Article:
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The Coexistence of Copy Number Variations (CNVs) and Single Nucleotide Polymorphisms (SNPs) at a Locus can Result in Distorted Calculations of the Significance in Associating SNPs to Disease

2018-07-15 16:43:21

With the recent advance in genome-wide association studies (GWAS), disease-associated single nucleotide polymorphisms (SNPs) and copy number variants (CNVs) have been extensively reported. Accordingly, the issue of incorrect identification of recombination events that can induce the distortion of multi-allelic or hemizygous variants has received more attention. However, the potential distorted calculation bias or significance of a detected association in a GWAS due to the coexistence of CNVs and SNPs in the same genomic region may remain under-recognized. Here we performed the association study within a congenital scoliosis (CS) cohort whose genetic etiology was recently elucidated as a compound inheritance model, including mostly one rare variant deletion CNV null allele and one common variant non-coding hypomorphic haplotype of the TBX6 gene. We demonstrated that the existence of a deletion in TBX6 led to an overestimation of the contribution of the SNPs on the hypomorphic allele. Furthermore, we generalized a model to explain the calculation bias, or distorted significance calculation for an association study, that can be ‘induced’ by CNVs at a locus. Meanwhile, overlapping between the disease-associated SNPs from published GWAS and common CNVs (overlap 10%) and pathogenic/likely pathogenic CNVs (overlap 99.69%) was significantly higher than the random distribution (p<1x10-6 and p=0.034, respectively), indicating that such co-existence of CNV and SNV alleles might generally influence data interpretation and potential outcomes of a GWAS. We also verified and assessed the influence of colocalizing CNVs to the detection sensitivity of disease-associated SNP variant alleles in another adolescent idiopathic scoliosis (AIS) genome-wide association study. We proposed that detecting co-existent CNVs when evaluating the association signals between SNPs and disease traits could improve genetic model analyses and better integrate GWAS with robust Mendelian principles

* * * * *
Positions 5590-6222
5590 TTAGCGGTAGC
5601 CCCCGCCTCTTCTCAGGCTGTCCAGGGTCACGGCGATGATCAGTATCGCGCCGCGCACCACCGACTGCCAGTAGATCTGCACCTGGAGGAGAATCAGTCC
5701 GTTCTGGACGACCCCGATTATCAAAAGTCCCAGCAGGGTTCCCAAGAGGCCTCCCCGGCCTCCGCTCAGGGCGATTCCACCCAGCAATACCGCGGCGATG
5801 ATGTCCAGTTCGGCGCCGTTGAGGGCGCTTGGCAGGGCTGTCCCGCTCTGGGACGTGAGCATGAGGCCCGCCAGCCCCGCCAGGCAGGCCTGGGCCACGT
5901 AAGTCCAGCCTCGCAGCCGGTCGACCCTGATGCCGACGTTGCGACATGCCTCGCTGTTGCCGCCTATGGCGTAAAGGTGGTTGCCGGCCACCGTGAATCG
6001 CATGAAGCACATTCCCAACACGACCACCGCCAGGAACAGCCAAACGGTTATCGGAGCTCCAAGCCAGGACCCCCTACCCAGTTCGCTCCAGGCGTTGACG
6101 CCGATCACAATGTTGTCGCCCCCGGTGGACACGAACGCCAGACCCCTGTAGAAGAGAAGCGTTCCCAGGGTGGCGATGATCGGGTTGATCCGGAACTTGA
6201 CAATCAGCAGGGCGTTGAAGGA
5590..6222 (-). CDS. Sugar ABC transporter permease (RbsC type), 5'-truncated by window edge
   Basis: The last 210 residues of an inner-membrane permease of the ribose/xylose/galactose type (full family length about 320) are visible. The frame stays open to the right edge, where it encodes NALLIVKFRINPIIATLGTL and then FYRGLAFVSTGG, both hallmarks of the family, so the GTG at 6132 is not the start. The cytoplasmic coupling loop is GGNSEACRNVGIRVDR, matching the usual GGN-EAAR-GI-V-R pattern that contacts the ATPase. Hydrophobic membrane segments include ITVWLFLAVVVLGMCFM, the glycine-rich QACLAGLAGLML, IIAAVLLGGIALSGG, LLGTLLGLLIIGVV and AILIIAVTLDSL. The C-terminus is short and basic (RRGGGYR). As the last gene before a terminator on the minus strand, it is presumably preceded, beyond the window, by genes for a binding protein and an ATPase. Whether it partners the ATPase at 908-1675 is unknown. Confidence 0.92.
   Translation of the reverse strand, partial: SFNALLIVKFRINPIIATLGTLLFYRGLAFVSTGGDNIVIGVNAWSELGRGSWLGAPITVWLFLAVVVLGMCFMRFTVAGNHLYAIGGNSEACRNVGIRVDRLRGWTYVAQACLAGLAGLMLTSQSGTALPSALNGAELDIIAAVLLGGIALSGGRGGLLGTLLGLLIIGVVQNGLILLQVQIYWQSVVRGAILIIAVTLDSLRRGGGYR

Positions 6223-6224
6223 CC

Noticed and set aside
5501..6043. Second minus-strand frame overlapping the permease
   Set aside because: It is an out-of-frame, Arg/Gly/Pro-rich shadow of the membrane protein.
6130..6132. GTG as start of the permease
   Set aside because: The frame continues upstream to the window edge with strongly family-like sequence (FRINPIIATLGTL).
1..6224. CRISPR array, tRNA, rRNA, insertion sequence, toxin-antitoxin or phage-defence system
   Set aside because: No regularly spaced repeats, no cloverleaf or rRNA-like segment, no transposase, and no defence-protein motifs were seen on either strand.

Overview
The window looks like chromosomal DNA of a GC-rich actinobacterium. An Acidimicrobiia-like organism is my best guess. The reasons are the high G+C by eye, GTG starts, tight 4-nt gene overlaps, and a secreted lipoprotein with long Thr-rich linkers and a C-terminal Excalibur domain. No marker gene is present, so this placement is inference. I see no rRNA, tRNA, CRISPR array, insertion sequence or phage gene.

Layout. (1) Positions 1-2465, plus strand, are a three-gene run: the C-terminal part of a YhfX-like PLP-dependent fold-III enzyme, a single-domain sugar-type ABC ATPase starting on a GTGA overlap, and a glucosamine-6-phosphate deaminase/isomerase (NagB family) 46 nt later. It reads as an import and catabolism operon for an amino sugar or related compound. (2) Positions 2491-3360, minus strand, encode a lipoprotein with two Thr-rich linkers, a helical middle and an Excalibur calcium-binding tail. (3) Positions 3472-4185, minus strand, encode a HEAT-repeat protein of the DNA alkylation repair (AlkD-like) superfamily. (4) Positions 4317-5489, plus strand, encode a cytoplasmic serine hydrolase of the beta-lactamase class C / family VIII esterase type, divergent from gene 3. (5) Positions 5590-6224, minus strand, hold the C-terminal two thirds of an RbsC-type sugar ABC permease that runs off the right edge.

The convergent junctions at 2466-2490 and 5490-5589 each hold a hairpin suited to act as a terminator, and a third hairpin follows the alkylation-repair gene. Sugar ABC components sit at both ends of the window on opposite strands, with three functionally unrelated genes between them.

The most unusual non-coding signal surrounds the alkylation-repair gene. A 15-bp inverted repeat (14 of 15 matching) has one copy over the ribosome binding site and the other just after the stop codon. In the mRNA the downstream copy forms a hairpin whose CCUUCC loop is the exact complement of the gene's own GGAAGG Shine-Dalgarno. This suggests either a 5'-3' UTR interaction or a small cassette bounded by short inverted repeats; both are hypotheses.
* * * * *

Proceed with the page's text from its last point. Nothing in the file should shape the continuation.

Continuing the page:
Fig. 1 Distorted calculations of the allele frequency of the TBX6 haplotype.

Fig. 2

Fig. 3 The genome-wide atlas of CNVs and significant SNPs identified by GWAS.

Fig. 4 A suggested framework to avoid distortion when evaluating the association between SNPs and diseases

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Last:Dr. Shiro Ikegawa Visited Peking Union Medical College Hospital

Department of orthopedic surgery, Peking Union Medical College Hospital (PUMCH), Peking Union Medical College (PUMC) & Chinese Academy of Medical Sciences (CAMS)

Beijing Key Laboratory for Genetic Research of Skeletal Deformity

Medical Research Center of Orthopedics, Chinese Academy of Medical Sciences

Tel: +86-10-69152809

E-mail: dr.wunan@pumch.cn

Address: Department of orthopedic surgery, Peking Union Medical College Hospital, No.1 Shuaifuyuan, Dongcheng District, Beijing 100730, China

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